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Friday, January 29, 2010

Backup on ZFS, part 1

One of the nice things about having systems on ZFS was that the disk failures in the last few days didn't cost me any noticeable downtime per se. Pulling and replacing disks - without hot swappable hardware - and the system upgrade those inspired still costs time, as are hardware failures that leave a system unbootable. But in general, disk problems with ZFS file systems are just minor problems: you notice the disk is no longer in service, decide how to deal with it, and then do so.

Part of that is having reliable backups. ZFS makes even that easier. The best example is of course the OpenSolaris "Time Slider" tool, which uses the ZFS snapshot feature to let you recover old versions of files. Snapshots also make backups to other disks - suitable for taking offsite, for instance - easier to deal with as well.

As disks have gotten cheap, it's become common to keep backups on line. A typical home-grown backup script will use something like rsync to copy files to the destination disk, or file server. To make old versions available, it will then play games with a copy of the directory tree and symlinks to create an image of the tree at that time while not duplicating files that haven't changed between backups.

Snapshots can go one better. If your copy software will write just changed blocked in a file, instead of recreating the entire file, then the blocks that haven't changed in a file will also be shared across snapshots. Better yet, the snapshot can be created by running one command - a "zfs snapshot backuppool/mybackup" on the system the backup resides on.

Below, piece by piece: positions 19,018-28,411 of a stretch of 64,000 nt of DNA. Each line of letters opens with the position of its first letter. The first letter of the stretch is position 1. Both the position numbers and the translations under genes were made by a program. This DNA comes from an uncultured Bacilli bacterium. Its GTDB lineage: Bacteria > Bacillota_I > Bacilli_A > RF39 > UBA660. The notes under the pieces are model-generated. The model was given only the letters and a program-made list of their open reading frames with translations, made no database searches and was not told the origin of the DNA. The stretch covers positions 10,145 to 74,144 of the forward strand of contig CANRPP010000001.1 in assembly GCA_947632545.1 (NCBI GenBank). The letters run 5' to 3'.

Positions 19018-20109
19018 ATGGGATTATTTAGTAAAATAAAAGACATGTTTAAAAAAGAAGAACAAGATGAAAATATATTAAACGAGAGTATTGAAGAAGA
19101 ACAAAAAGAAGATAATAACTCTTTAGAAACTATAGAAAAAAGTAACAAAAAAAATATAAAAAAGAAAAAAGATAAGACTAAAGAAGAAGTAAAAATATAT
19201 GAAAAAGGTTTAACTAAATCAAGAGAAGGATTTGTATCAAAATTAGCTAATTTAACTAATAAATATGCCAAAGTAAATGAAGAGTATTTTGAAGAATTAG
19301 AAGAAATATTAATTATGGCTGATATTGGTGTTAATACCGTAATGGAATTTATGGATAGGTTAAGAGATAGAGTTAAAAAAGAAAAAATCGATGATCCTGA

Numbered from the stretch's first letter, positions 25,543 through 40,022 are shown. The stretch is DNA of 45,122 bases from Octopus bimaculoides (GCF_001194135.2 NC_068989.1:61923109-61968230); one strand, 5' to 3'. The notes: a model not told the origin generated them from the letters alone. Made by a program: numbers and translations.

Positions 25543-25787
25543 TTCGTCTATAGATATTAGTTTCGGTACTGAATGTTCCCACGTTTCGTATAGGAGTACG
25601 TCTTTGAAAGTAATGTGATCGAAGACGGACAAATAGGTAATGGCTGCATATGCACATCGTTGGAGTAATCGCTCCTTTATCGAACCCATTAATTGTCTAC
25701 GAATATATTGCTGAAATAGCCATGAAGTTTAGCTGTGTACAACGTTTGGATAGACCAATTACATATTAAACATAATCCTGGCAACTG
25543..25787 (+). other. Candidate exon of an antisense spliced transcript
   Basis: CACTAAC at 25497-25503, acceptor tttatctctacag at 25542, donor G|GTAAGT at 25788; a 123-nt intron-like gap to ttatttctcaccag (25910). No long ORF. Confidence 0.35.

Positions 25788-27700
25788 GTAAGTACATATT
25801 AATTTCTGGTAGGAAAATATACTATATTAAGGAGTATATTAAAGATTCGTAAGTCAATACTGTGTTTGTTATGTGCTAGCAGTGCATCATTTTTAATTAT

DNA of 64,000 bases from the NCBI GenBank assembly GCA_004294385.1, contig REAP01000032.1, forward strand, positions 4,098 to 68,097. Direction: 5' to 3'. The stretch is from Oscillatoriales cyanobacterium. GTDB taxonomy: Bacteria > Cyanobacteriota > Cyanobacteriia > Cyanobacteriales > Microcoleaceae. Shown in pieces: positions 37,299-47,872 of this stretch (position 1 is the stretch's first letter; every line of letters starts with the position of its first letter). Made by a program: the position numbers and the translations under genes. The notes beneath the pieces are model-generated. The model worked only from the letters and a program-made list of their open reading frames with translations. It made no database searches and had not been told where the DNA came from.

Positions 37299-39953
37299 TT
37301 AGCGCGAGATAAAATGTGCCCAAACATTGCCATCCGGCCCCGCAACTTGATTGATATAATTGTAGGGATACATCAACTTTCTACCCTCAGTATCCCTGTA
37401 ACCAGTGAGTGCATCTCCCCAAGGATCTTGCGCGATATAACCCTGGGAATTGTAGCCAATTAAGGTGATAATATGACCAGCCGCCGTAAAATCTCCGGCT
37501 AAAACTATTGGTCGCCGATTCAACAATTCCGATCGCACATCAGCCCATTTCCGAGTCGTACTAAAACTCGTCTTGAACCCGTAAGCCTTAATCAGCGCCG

The final nicety is that even systems without the hardware oomph for ZFS - it was designed for 64 bit CPUs with a gigabyte of ram - or an OS that doesn't support ZFS can take advantage of this in their backups. Here's the script I use for  my local backups. While I use it in production, it's not up to product status, in that it's really intended for use by relatively astute system admins. In particular, there's no nice error reporting, no simple tools for either complete restores or simple file recovery, etc. Those shouldn't be hard to build on top of this, but these are good enough for my use.

As with the previous script, the goal is more to get people thinking about how to leverage ZFS for these types of chores. If you've already done that and have tools available, provide a link in the comments and I'll pull it into the body so you get the traffic. If you feel moved to productize this script - the same applies.
#!/bin/sh

BACKUP_DEST=/export/backups
BACKUP_FS=external/export/backups
BACKUP_HOST=backups
BACKUP_USER=operator

if [ "$DEBUG" = "" ]
then
ECHO=""
else
ECHO=echo
fi

case $(uname) in
Darwin)
dump_list=$(df -T ufs,hfs | awk 'NR != 1 { print $NF }') ;
extra_flags="--extended-attribues"
hostname=$(hostname -s) ;;
FreeBSD)
dump_list=$(mount -p -t ufs,zfs | awk ' { print $2 }') ;
extra_flags="--acls --xattrs"
hostname=$(hostname -s) ;;
SunOS)
dump_list=$(/usr/gnu/bin/df -P -t zfs -t ufs | awk 'NR != 1 && !/^external/ { print $NF }') ;
extra_flags=""
hostname=$(hostname) ;;
esac

if [ $# -eq 0 ]
then
dump_name=$hostname
else
dump_name=$1; shift
dump_list="$@"
fi

for dir in $dump_list
do
case $dir in
/tmp*) echo Skipping $dir ;;
*) $ECHO rsync --verbose --archive --hard-links --delete --one-file-system --no-whole-file --exclude /.zfs $dir $BACKUP_DEST/$dump_name$dir ;;
esac
done

SNAPSHOT_COMMAND="/usr/sbin/zfs snapshot -r $BACKUP_FS/$dump_name@$(date +%F)"
if [ "$BACKUP_HOST" = "$hostname" ]
then
$ECHO $SNAPSHOT_COMMAND
else
$ECHO su $BACKUP_USER -c "ssh $BACKUP_HOST 'pfexec $SNAPSHOT_COMMAND'"
fi